KSA Group persuades HMRC to withdraw winding up petition and accept CVA

18 November 2013

Case Study Telephone Answering Service

The company successfully operated a telephone answering service since January 1997. Turnover had grown from 39,000 to 2 million per annum and it traded with a profit in all years of trading apart from 2008. It fell into financial difficulties in 2008 due to a combination of unforeseen circumstances, such as losing key members of staff in financial control, experiencing a significant increase in bad debts, and the value of the Sterling falling against the American dollar.

HMRC was owed 700k and had issued a winding up petition, although it had not been advertised. It was at this point they contacted us. Better late than never! We advised that a CVA was a viable option as long as some major changes to the business were made. KSA immediately set about putting the proposal together. We advised the board to do the following and provided support where necessary.

• The redundancy of the sales manager, the entire marketing department and the call centre manager.
• A full appraisal of the entire workforce with a view to keeping those that are committed to the company and its direction.
• The MD taking full day to day control of sales and marketing.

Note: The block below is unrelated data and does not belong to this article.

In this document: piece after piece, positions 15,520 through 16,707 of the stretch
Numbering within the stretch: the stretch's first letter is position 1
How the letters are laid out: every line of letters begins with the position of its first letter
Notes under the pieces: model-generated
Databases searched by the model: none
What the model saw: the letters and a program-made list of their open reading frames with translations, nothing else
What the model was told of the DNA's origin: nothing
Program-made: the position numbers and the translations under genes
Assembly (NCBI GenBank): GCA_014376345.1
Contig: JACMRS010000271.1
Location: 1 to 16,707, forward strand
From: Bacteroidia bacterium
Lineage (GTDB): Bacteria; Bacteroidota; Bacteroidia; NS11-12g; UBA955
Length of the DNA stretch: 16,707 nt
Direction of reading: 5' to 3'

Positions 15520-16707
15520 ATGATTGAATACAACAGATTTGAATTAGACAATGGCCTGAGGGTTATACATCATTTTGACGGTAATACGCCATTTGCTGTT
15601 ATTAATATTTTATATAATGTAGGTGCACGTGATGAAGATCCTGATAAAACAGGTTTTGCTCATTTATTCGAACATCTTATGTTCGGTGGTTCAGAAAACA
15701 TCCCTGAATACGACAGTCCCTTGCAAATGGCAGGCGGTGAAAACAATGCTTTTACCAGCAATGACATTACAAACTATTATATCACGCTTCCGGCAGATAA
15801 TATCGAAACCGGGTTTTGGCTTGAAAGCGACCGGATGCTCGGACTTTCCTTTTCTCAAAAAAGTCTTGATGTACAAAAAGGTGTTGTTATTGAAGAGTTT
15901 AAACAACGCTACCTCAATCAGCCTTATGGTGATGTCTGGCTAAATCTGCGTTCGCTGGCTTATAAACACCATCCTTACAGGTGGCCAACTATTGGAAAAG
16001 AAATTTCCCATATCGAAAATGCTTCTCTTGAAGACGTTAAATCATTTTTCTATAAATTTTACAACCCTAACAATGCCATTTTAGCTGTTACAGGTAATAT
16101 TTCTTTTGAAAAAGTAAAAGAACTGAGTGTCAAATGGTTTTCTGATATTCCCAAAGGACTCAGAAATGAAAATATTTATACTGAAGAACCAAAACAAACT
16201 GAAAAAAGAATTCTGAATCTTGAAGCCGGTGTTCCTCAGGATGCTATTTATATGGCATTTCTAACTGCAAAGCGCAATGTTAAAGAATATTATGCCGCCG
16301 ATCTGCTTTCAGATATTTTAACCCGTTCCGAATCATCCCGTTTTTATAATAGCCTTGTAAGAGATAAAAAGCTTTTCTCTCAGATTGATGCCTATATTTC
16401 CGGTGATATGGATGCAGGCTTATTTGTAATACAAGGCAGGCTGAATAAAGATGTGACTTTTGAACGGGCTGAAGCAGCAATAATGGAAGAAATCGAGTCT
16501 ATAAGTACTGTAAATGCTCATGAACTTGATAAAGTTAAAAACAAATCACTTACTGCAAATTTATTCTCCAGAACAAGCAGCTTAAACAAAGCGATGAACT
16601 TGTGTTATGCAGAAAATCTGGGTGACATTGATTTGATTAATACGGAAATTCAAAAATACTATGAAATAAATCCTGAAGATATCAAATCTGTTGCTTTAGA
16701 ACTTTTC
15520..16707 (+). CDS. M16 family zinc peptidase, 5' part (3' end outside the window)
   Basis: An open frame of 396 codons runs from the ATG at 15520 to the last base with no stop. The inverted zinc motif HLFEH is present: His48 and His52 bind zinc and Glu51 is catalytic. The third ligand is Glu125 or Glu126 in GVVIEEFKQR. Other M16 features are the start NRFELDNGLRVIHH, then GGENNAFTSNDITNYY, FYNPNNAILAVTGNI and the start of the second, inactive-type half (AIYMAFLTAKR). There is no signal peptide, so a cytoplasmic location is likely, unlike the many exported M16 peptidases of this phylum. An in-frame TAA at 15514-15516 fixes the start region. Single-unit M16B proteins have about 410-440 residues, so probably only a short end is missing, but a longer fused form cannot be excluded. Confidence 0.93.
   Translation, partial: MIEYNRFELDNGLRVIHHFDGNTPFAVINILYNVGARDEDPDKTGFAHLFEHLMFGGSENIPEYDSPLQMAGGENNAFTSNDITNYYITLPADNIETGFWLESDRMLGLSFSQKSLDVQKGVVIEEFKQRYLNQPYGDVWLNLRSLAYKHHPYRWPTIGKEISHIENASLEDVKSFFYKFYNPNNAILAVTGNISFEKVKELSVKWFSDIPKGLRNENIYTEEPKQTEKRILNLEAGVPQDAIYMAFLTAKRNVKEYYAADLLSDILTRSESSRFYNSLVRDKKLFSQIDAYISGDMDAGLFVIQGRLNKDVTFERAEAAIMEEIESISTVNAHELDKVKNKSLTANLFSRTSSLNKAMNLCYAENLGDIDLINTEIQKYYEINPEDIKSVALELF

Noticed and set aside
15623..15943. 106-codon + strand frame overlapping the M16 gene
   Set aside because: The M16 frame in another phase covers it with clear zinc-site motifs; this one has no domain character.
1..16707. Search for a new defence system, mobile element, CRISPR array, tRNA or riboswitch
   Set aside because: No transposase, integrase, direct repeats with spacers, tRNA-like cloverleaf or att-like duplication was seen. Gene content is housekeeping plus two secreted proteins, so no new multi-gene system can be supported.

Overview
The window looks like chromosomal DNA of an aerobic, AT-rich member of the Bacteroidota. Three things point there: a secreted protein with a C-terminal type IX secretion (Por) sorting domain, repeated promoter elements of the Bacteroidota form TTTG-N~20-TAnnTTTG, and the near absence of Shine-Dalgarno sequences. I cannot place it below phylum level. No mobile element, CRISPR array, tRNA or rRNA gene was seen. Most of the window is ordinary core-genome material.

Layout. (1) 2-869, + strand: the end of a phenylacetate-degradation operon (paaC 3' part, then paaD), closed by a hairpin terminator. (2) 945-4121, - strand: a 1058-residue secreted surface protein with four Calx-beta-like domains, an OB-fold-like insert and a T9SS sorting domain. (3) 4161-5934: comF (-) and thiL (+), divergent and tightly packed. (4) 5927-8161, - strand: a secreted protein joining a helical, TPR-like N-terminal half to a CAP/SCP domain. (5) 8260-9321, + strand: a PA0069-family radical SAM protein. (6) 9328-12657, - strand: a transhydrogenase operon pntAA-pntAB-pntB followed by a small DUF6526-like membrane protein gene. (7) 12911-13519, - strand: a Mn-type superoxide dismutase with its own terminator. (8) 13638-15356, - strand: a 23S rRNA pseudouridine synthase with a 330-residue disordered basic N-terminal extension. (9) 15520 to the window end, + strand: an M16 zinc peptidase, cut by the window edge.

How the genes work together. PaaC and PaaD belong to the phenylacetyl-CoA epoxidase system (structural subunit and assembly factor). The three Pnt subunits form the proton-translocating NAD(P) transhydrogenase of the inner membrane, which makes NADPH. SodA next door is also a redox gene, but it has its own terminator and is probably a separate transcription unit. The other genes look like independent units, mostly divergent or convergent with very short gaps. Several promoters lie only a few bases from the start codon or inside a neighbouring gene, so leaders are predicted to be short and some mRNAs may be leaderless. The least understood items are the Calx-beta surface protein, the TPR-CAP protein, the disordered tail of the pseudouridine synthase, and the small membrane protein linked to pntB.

• The appointment of a new Financial Controller.
• The implementation of weekly staff cost reports, daily profitability reports and a freeze on all capital expenditure.
• The cancellation or non-renewal of certain contracts.
• The appointment of two call centre team managers, a lesser paid position reporting directly to the MD and targeted on reducing costs and maximising productivity.
• A major drive to reign in bad debts. ( caused in part due to loss of financial control staff )
• A reduction in the overall companys overheads.
• A targeted sales drive


The CVA highlighted the determination of the board to push through change and proposed to pay unsecured creditors 72p in the pound over 5 years.


Meanwhile, Annette Breakspear, our corporate advisor, set about tackling the problem of the HMRC winding up petition. It was KSAs view that given the company had some 1m of unsecured creditors a CVA was a better outcome than liquidation which would happen if the petition was allowed. As such, Annette, along with the solicitors, sought an adjournment to allow the actual debt to HMRC to be established (HMRCs petition was inaccurate) and give KSA time to prepare the CVA. The court agreed and the date of the hearing was adjourned. In the interim CVA filed and meeting of creditor scheduled. At the new hearing the petition was dismissed,However, in the interim HMRC had sent proxy accepting the proposal of the CVA.


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Categories: CVA, Winding Up Petition, Winding up petition